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I'm estimating 15 parameters of my model using a Bayesian approach and a Markov Chain Monte Carlo (MCMC) method. My data after running a MCMC chain of 100000 samples is therefore a 100000×15 table of parameter values.

I want to find 15-dimensional Highest Density Regions of my posterior distribution.

My problem: Clustering the samples to assign them to HDRs (example using density-based clustering below) needs a distance matrix of all the samples. For 100000 samples, this matrix would take 37 GiB of RAM, which I do not have, not speaking of the computing time. How can I find my HDRs using reasonable amounts of computing resources? Someone must have had this problem before?!

Edited to add: According to this SO question and DBSCAN Wikipedia page, DBSCAN can be brought down to $\mathcal O(n\log n)$ time complexity and $\mathcal O(n)$ space complexity using a spatial index and avoiding a distance matrix. Still looking for an implementation or a description thereof...


Multivariate highest density regions using density-based clustering (DBSCAN)

A X% highest density region is the region of a distribution which encompasses X% of the probability mass. As samples drawn by a MCMC method apprear with a frequency (asymptotically) proportional to the searched-for posterior distribution, my X% HDR also encompasses X% of my samples.

I planned to use the density-based clustering algorithm DBSCAN to cluster my samples because density of samples is directly related to peak height of my posterior.

In analogy by the method of Hyndman (1996) (paper, SO question), I planned to increase the maximum distance a single sample may have from a cluster to be regarded a part of it iteratively until X% of my samples are part of some cluster:

DBSCAN applied to MCMC samples

After that step, I would calculate the range of each cluster in each dimension as a way to present my Highest Density regions.

In this example, you would be able to see that the 80% HDR encloses two distinct regions while the 50% HDR only contains one cluster. I would be able to visualize this like shown below, because the plot above is not applicable to more than 2 dimensions:

HDR ranges visualized

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    $\begingroup$ When you run an MCMC you observe the value of the target at each iteration (up to the same normalising constant), hence you can identify high density simulations in a much more precise way than by frequencies. You can also identify HPD regions by running a standard clustering algorithm on simulations with the highest posterior density values. $\endgroup$ – Xi'an Oct 7 '16 at 16:34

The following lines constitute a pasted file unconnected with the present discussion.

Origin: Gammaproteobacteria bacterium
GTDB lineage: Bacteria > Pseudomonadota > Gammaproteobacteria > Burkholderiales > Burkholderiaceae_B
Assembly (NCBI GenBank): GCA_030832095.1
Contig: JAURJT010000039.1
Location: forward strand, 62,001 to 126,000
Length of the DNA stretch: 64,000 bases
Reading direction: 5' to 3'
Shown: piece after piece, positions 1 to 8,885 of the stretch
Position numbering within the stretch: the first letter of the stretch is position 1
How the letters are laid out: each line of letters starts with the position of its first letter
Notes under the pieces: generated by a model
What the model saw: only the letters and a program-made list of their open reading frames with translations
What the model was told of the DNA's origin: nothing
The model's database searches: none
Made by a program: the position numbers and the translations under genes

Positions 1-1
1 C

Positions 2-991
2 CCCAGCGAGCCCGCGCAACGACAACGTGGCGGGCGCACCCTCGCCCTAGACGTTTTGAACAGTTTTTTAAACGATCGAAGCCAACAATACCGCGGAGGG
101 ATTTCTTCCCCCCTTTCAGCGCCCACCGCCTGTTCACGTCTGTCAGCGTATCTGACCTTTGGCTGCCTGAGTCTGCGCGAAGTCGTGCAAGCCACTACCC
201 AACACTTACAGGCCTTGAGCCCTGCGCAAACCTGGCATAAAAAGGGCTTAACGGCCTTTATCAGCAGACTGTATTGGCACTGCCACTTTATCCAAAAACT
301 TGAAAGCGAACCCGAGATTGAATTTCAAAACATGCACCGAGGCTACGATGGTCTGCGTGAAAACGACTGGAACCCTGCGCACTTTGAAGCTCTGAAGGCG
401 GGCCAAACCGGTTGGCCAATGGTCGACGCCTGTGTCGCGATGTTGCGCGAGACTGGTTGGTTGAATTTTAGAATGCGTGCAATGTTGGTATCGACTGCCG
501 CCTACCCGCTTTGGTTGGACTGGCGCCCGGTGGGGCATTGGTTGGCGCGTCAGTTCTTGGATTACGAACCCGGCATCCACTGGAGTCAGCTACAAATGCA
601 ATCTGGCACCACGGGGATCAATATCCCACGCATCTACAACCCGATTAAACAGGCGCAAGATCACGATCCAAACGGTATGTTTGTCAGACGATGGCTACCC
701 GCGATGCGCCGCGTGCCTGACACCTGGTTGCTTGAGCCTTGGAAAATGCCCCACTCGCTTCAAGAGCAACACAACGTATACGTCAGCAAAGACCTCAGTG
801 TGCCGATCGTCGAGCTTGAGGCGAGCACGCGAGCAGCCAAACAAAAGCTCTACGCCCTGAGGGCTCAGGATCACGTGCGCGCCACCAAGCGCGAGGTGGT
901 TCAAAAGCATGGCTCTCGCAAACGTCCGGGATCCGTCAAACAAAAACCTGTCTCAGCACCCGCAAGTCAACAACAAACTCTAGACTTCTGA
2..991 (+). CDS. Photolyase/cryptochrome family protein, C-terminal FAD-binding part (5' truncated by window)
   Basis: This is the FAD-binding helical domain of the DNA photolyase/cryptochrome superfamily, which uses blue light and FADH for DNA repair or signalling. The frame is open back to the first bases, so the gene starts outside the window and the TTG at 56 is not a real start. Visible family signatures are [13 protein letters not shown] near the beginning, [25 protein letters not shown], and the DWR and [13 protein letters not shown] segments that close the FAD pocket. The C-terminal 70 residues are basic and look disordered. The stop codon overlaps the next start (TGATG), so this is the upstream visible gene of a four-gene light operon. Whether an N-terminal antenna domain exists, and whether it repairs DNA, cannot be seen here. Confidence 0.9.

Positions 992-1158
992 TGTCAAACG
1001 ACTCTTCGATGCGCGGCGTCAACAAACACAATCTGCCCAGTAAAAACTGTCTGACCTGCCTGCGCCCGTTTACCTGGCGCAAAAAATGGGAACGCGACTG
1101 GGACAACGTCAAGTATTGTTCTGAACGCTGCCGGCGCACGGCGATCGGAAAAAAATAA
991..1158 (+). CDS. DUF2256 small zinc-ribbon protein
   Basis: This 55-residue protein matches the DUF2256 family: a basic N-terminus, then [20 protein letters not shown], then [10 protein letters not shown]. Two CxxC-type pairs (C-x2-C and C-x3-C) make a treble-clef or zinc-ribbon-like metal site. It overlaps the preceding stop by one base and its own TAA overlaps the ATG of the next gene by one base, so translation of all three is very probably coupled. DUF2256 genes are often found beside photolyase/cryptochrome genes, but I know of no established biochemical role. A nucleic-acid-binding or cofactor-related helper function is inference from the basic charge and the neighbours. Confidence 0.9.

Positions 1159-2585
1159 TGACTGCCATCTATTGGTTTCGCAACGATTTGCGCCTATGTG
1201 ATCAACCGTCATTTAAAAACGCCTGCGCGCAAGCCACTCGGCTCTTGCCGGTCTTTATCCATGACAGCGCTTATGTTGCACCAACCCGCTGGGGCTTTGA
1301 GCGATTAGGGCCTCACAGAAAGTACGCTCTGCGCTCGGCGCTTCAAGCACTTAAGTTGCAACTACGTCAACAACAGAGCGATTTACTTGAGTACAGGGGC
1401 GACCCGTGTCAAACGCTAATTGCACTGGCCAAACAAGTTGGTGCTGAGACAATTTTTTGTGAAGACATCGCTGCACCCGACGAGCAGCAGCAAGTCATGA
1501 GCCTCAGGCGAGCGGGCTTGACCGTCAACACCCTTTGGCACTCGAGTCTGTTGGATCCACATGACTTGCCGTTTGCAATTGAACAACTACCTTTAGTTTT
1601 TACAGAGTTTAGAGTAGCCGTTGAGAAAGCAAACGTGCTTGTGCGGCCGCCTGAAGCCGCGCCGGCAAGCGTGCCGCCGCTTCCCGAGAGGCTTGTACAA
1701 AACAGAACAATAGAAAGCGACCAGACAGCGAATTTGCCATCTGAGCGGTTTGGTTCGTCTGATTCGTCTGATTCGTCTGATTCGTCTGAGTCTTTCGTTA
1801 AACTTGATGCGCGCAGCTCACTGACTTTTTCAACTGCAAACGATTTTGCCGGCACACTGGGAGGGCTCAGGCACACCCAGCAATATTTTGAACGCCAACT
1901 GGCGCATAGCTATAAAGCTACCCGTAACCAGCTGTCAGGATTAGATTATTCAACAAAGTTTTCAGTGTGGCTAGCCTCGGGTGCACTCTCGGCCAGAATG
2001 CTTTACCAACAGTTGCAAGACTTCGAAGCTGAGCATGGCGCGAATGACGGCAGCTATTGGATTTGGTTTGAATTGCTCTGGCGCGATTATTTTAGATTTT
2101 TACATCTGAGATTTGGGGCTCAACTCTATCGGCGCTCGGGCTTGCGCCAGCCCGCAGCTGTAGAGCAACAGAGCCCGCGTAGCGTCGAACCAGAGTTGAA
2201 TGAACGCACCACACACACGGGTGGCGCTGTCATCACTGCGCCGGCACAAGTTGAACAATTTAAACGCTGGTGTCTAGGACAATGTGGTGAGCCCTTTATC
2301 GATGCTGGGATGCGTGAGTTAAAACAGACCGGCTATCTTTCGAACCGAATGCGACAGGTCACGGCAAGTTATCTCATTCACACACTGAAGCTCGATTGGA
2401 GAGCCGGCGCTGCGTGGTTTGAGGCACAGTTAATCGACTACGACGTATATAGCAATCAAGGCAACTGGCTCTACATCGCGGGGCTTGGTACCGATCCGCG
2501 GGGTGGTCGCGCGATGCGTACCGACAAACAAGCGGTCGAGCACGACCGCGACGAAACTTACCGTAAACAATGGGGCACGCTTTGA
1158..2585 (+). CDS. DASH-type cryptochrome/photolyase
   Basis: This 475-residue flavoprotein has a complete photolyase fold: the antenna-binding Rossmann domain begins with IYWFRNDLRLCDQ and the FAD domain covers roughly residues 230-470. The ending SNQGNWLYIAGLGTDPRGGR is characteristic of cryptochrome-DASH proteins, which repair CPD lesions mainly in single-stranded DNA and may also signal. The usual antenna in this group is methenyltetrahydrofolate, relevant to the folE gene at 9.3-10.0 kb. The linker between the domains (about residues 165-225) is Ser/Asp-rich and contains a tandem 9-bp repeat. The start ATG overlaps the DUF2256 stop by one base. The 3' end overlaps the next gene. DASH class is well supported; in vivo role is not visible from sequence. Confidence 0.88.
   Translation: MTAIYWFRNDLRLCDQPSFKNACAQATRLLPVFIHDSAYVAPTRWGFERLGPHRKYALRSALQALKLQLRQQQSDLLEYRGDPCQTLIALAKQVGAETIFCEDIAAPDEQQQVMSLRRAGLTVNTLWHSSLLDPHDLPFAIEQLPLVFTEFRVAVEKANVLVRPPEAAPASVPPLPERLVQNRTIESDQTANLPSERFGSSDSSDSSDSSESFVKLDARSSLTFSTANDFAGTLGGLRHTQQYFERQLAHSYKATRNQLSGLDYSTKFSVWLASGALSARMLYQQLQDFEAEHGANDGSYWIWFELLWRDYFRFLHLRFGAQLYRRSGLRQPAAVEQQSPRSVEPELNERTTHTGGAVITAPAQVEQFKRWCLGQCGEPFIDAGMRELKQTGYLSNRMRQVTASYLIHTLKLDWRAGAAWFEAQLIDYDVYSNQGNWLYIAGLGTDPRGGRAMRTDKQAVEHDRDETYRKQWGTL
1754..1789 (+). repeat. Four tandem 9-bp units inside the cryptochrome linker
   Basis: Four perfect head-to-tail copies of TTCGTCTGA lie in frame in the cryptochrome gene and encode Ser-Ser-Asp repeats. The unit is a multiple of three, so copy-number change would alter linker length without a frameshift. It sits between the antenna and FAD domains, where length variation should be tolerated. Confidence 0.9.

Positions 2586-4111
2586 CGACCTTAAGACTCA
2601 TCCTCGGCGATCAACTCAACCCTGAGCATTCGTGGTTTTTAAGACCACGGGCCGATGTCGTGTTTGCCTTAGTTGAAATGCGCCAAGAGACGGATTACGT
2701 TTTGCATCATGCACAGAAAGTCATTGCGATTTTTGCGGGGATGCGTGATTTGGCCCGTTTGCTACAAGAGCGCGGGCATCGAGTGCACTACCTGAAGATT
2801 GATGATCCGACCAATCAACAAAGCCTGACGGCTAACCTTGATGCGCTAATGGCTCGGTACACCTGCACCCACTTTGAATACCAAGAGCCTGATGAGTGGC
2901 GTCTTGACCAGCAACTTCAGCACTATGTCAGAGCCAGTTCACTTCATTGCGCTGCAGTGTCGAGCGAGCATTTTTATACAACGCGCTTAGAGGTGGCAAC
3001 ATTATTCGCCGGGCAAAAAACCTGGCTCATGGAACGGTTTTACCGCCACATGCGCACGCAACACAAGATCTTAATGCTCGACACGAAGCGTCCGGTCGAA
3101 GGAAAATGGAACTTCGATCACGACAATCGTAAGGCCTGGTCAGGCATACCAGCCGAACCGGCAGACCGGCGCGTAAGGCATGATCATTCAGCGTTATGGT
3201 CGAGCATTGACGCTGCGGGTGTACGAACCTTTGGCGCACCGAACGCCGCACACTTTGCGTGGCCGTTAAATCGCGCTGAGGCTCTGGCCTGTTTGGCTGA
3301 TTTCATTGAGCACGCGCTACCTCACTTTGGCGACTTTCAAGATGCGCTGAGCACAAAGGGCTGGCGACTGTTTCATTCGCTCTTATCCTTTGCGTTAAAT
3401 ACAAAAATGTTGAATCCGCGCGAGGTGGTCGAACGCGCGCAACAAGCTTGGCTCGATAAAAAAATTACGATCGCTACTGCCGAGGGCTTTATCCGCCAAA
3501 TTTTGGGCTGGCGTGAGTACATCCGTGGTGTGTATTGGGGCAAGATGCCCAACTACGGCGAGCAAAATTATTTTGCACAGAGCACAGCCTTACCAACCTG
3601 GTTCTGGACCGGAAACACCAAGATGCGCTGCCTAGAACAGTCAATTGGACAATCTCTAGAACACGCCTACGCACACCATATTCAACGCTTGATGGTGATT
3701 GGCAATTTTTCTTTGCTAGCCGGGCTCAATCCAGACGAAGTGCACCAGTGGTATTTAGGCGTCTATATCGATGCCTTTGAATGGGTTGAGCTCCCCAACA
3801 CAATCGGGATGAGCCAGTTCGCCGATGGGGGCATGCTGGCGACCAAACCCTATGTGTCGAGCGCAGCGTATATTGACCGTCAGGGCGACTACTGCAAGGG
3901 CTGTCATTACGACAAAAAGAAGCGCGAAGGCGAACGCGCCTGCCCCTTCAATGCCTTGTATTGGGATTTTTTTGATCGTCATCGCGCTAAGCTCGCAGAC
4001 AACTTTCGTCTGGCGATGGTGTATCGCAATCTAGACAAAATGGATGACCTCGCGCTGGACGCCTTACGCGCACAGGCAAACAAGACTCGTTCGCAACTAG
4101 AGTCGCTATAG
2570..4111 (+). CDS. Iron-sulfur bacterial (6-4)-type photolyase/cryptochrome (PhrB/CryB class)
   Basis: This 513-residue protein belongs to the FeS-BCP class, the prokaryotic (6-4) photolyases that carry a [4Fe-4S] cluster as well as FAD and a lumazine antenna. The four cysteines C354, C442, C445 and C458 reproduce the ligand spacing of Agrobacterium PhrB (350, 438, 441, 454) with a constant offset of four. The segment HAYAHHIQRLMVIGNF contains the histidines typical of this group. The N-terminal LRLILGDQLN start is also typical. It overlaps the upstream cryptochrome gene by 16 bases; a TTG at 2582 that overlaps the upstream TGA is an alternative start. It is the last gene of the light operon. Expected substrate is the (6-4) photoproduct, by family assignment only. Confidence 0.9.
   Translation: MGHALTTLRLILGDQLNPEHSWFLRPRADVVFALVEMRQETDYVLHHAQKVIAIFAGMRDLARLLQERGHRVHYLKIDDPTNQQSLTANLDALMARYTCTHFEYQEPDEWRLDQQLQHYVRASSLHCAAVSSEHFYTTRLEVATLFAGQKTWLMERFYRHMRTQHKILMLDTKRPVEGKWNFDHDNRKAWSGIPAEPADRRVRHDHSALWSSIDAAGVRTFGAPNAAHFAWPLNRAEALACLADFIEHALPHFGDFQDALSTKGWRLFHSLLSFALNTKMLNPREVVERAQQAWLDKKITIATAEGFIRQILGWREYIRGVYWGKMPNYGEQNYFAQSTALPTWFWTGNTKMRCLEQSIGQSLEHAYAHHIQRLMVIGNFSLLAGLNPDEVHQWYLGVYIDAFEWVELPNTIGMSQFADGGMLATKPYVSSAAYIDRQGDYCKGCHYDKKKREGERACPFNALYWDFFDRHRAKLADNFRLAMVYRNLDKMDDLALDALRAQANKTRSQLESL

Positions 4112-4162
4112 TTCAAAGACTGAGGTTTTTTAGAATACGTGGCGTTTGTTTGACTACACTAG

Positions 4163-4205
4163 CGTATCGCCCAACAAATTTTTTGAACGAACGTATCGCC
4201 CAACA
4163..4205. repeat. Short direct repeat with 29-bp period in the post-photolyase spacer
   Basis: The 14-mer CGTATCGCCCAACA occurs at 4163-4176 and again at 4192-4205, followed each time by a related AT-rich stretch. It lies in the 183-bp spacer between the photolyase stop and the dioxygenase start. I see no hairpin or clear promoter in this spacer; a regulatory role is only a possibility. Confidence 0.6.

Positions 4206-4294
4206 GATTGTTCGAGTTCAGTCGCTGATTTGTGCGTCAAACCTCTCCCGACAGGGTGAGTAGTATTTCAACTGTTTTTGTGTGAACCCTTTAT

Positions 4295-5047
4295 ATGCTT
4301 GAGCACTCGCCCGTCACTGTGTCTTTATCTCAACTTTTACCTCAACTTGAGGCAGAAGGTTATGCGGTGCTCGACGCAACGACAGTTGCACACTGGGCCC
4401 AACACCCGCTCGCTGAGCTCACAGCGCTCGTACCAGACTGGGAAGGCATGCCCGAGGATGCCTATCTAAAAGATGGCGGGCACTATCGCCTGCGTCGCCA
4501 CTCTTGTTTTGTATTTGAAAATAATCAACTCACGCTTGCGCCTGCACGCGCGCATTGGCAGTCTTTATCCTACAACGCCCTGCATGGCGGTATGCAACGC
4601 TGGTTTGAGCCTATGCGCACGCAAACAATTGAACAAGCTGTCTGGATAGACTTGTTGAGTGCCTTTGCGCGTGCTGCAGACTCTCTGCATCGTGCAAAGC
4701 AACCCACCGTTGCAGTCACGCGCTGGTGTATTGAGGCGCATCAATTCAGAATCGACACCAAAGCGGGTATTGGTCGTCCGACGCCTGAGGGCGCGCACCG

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    $\begingroup$ Thank you for your suggestion, @Xi'an. But can you specify what you think is a "standard clustering algorithm"? What algo could you suggest other than DBSCAN (or {single|complete}-linkage clustering, which is the same idea) if my notions of clusters are "points of high density"? Moreover, the most samples are in the regions of highest density, therefore If I want to calculate, say, the 90% HDI, I can only expect to exclude about 10% of my samples. $\endgroup$ – akraf Oct 11 '16 at 9:45
  • $\begingroup$ Samworth & Wand (2010, Annals of Statistics) may offer an alternative approach. $\endgroup$ – S. Kolassa - Reinstate Monica Jul 31 '18 at 10:00
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I have found a Matlab Wrapper for ANN. ANN is a library for approximate nearest neighbor searches (homepage). Besides the usual parameters of a spatial index region query, it uses an additional error parameter eps which gives the "approximateness" of the search: A returned nearest neighbor will be at most 1+eps times farther from the query point than the true (non-approximate) nearest neighbor. Search for the term "error bound" in the Programmers Manual to find information about eps.

This enables me to include a fast nearest neighbor search in my DBSCAN implementation, which speeds up the process outlined in my question to a feasable duration. I will provide a link once the implementation is complete.

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